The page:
Saturday, August 3
3rd cup of tea. When I went out to walk Mocha, my legs felt very weak. I decided I needed grounding, so tried to feel my legs and my feet contacting the earth. Mocha went down the Yellow Brick Road, so I walked outside the campus, out Rte 10 and back through Rivercrest. My mind felt very strange, like I was in some other dimension. No words, lots of “felt senses,” I think once before I described them as “blobs.” Visual and tactile things. I’ve been reading Louise Erdrich, The Painted Drum, and she describes interactions between people that carry a lot of hidden material, sometimes implicit, sometimes explicit. Knowings, and lies, and objects, and stories interwoven. Unexpected understandings. I am slightly uncomfortable in this place, lost, “out of control” — although controlling things seems much less important than understanding the flow that’s going on. Because that’s what it feels like — I’m being carried down a turbulent river in a little boat. I have a paddle, so I can shift the boat, to stay in the central flow. No way is that “in control.” Something about being able to trust what I do in the moment, even if it looks “wrong” or has no result. I understand that I am undergoing some huge shift in who I am and the shape of my life. It makes sense that there would be times of confusion and lostness, and that it might take a long time. I wish I had a traditional shaman to help me.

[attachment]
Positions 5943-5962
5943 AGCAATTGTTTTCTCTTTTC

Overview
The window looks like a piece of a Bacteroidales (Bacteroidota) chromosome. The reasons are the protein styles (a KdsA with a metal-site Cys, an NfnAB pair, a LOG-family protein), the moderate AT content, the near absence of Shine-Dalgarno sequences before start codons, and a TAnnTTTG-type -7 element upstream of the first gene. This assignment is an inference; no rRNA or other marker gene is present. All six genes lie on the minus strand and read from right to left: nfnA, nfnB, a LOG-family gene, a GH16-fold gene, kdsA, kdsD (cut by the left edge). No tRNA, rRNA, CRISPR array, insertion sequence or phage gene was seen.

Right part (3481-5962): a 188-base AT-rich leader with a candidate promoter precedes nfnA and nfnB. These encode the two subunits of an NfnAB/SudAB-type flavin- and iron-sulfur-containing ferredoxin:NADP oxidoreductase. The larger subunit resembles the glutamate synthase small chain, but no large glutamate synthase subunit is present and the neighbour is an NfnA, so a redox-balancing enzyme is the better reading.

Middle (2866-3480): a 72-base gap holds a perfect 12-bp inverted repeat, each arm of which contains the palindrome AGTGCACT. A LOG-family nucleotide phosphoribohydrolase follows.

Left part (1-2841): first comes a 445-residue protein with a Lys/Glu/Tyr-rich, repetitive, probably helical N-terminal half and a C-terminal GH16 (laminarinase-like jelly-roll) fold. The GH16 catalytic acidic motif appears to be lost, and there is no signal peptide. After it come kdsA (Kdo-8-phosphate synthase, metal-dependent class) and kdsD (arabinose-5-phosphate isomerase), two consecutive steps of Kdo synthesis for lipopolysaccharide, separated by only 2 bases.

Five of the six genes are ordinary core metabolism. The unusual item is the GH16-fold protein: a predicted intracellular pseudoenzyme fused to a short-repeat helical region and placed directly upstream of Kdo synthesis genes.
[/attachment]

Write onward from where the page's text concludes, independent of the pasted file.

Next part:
I’m attempting to describe the feeling hoping it would help me make sense of what I have been experiencing. It didn’t.
The link gives a number of readers’ impressions of The Painted Drum, which really helped me understand why I was both moved and confused by it. I had to stop reading because I got so triggered, I don’t know if it was by the book, or by a lot of other things.
Tuesday, August 6
3rd cup of tea. I am dying to my old life, and I have no idea what the new one will be like. Somewhere between finishing the second cup and starting this one, it occurred to me that the “dark night of the soul” involves the stripping away of all you are attached to. So then it comes that “god” is doing this to me. Then I feel a presence, oddly a masculine presence, also oddly it is very close outside me and inside as well. “Because I love you so much,” says the masculine voice, and I feel such a sense of kindness and love toward me. I feel myself both giving and receiving this intensely kind love.
Dr. May, a psychiatrist, says: “… my experience is that people often experience depression and the dark night at the same time. To say the least, the dark night can be depressing. Even if most of the experience feels liberating, it still involves loss, and loss involves grief, and grief may at least temporarily become depression. Conversely, a primary clinical depression can become part of a dark-night experience, just as any other illness can.” Dark Night of the Soul, p156
Talk with Erica:
Grieving the old life that’s dying
Grieving the life that never got to happen
Need community to help me grieve
Wednesday, August 7
One of the things I told Erica was that this collapse showed me how much I’m up against, how really damaged I am. I tend to trivialize it. I think because I’m white, and rich, and well-educated. I’ve got all that going for me, how can I complain. So I trivialize my difficulties, and blame myself for being lazy and incompetent.
Actually I think I may disappear my difficulties, just as my parents did. See “Colonial Dames.” Not only do others fail to see my pain, but I also fail to see it.